Bani Khalid Emirate
إِمَارَةُ بَنِي خَالِدٍ
Flag of Bani Khalid Emirate
Coat of arms of Bani Khalid Emirate
Coat of arms
Territories and zones of influence of the Bani Khalid Emirate, mid-late 17th-18th century (late 11th to early 12th Hijri century)
Territories and zones of influence of the Bani Khalid Emirate, mid-late 17th-18th century (late 11th to early 12th Hijri century)
CapitalHofuf (First)
al-Hasa (last)
Common languagesArabic
• 1669–1682
Barrak ibn Ghurayr [ar] (first)
• 1793–1796
Barak bin Abdul Mohsen [ar] (last)
Historical era17th-18th centuries
• Established
• Disestablished
CurrencyBani Khalid Dinar
Preceded by
Succeeded by
Portuguese Empire
Lahsa Eyalet
Sheikhdom of Kuwait
Emirate of Diriyah
Today part ofSaudi Arabia
United Arab Emirates

Bani Khalid Emirate (Arabic: إِمَارَةُ بَنِي خَالِدٍ) or the Emirate of Al Humaid from the Bani Khalid tribe was a state that arose in the eastern region of the Arabian Peninsula in year 1669 after Emir Barrak ibn Ghurayr [ar] made his capital in Al-Mubarraz then managed to defeat the Ottoman Empire represented by Lahsa Eyalet and drove them out of the region. The Emirate of Al Hamid ended in the year 1796 after the defeat of Barak bin Abdul Mohsen [ar] at the hands of the First Saudi State.


First Khalidi Emirate

The main branches of the tribe are the Al Humaid, the Juboor, the Du'um, the Al Janah, the Al Suhoob, the Grusha, the Al Musallam, the 'Amayer, the Al Subaih and the Mahashir & Nahood.[1] The chieftainship of the Bani Khalid has traditionally been held by the clan of Al Humaid [fa]. The Bani Khalid dominated the deserts surrounding the Al-Hasa and Al-Qatif during the 15th and 18th century.[2] Under Barrak ibn Ghurayr [ar] of the Al Humaid, the Bani Khalid were able to expel Ottoman forces from the cities and towns in 1670 and proclaim their rule over the region.[3][4] Ibn Ghurayr made his capital in Al-Mubarraz, where remnants of his castle stand today.[4] According to Arabian folklore, one chief of the Bani Khalid attempted to protect the prized desert bustard (Habari) from extinction by prohibiting the bedouin in his realm from poaching the bird's eggs, earning the tribe the appellation of "protectors of the eggs of the Habari", an allusion to the chief's absolute supremacy over his realm.[5] The first chieftain of the "Khawalid" was Haddori.[citation needed]

Fall to the Saudis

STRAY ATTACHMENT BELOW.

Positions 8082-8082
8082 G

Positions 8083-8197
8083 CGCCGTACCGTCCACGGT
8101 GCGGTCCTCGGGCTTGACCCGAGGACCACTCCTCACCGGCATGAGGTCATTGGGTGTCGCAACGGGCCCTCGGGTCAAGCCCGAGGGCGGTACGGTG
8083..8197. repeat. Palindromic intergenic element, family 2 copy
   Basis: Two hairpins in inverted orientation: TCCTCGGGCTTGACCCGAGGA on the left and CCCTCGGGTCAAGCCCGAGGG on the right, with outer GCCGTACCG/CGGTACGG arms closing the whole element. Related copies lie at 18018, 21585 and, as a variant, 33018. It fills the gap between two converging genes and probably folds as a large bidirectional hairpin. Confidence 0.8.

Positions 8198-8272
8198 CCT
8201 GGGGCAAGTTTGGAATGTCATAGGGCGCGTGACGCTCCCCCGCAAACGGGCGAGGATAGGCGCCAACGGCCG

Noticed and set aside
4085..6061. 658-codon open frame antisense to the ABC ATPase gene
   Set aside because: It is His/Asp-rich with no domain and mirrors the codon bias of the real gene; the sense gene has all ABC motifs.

The Bani Khalid of eastern Arabia maintained ties with members of their tribe who had settled in Nejd during their earlier migration eastwards, and also cultivated clients among the rulers of the Najdi towns, such as the Al Mu'ammar of al-Uyayna. When the emir of Uyayna adopted the ideas of Muhammad ibn Abd al-Wahhab, the Khalidi chief ordered him to cease support for Ibn Abd al-Wahhab and expel him from his town. The emir agreed, and Ibn Abd al-Wahhab moved to neighboring Dir'iyyah, where he joined forces with the Al Saud. The Bani Khalid remained staunch enemies of the Saudis and their allies and attempted to invade Nejd and Diriyyah in an effort to stop Saudi expansion. The first attacks of the Al Saud occurred in 1763 which were led by Abdulaziz bin Muhammad.[6] Their efforts failed, however, and after conquering Nejd, the Saudis invaded the Bani Khalid's domain in al-Hasa and deposed the Al 'Ura'yir in 1789.[7]

Return and Fall from Power

When the Ottomans invaded Arabia and overthrew the Al Saud in 1818, they conquered al-Hasa, al-Qatif and reinstated members of the Al 'Uray'ir as rulers of the region. The Bani Khalid were no longer the potent military force they once were at this time, and tribes such as the Ajman, the Dawasir, and Subay' began encroaching on the Bani Khalid's desert territories. They were also beset by internal quarrels over leadership. Though the Bani Khalid were able to forge an alliance with the 'Anizzah tribe in this period, they were eventually defeated by an alliance of several tribes along with the Al Saud, who had reestablished their rule in Riyadh in 1823. A battle with an alliance led by the Mutayr and Ajman tribes in 1823,[8] and another battle with the Subay' and the Al Saud in 1830, brought the rule of the Bani Khalid to a close. The Ottomans appointed a governor from Bani Khalid over al-Hasa once more in 1874, but his rule also was short-lived.[9]

List of rulers

Emirs of Bani Khalid (1669–1796)

Name Reign start Reign end Notes
Barrak ibn Ghurayr [ar] 1669 1682
Muhammad bin Ghurair [ar] 1682 1691
Sa'dun bin Muhammad [ar] 1691 1722
Ali bin Muhammad [ar] 1722 1736
Sulayman bin Muhammad Al Khalidi [ar] 1736 1752
Urayar bin Dajeen bin Saadoun [ar] 1752 1774
Bateen Bin Urayer [ar] 1774 1775
Dajeen bin Urayer [ar] 1775 1775
Sa'dun bin Urayar [ar] 1775 1786
Duwaihis Bin Urayar [ar] 1786 1793
Zaid bin Urayar [ar] 1793 1794
Barak bin Abdul Mohsen [ar] 1793 1796


  1. ^ Al-Jassir
  2. ^ Mandaville, p. 503
  3. ^ Fattah, p. 83
  4. ^ a b Ibn Agil, p. 78
  5. ^ شبكة قبيلة بني خالد Archived 4 November 2006 at the Wayback Machine
  6. ^ Saeed 'Amr M. Al-'Amr Al-Beeshi (1994). The Social and Political History of the Western Coast of the Gulf, 1207-1256/1793-1840 (PhD thesis). University of Manchester. p. 50. ISBN 978-1-392-10160-5. ProQuest 2217103618.
  7. ^ Sani Ali Bashir (1979). A study of Al Khalifah's rule in Bahrain, 1783-1820 (MA thesis). McGill University. p. 12.
  8. ^ Meglio
  9. ^ Al-Rasheed, p. 36


أبو عبدالرحمن بن عقيل الظاهري، "أنساب الأسر الحاكمة في الأحساء، القسم الثاني: بنو حميد (آل عريعر)"، من منشورات دار اليمامة، الرياض، المملكة العربية السعودية
عبدالكريم الوهبي، "بنو خالد وعلاقتهم بنجد"، دار ثقيف للنشر والتأليف، 1989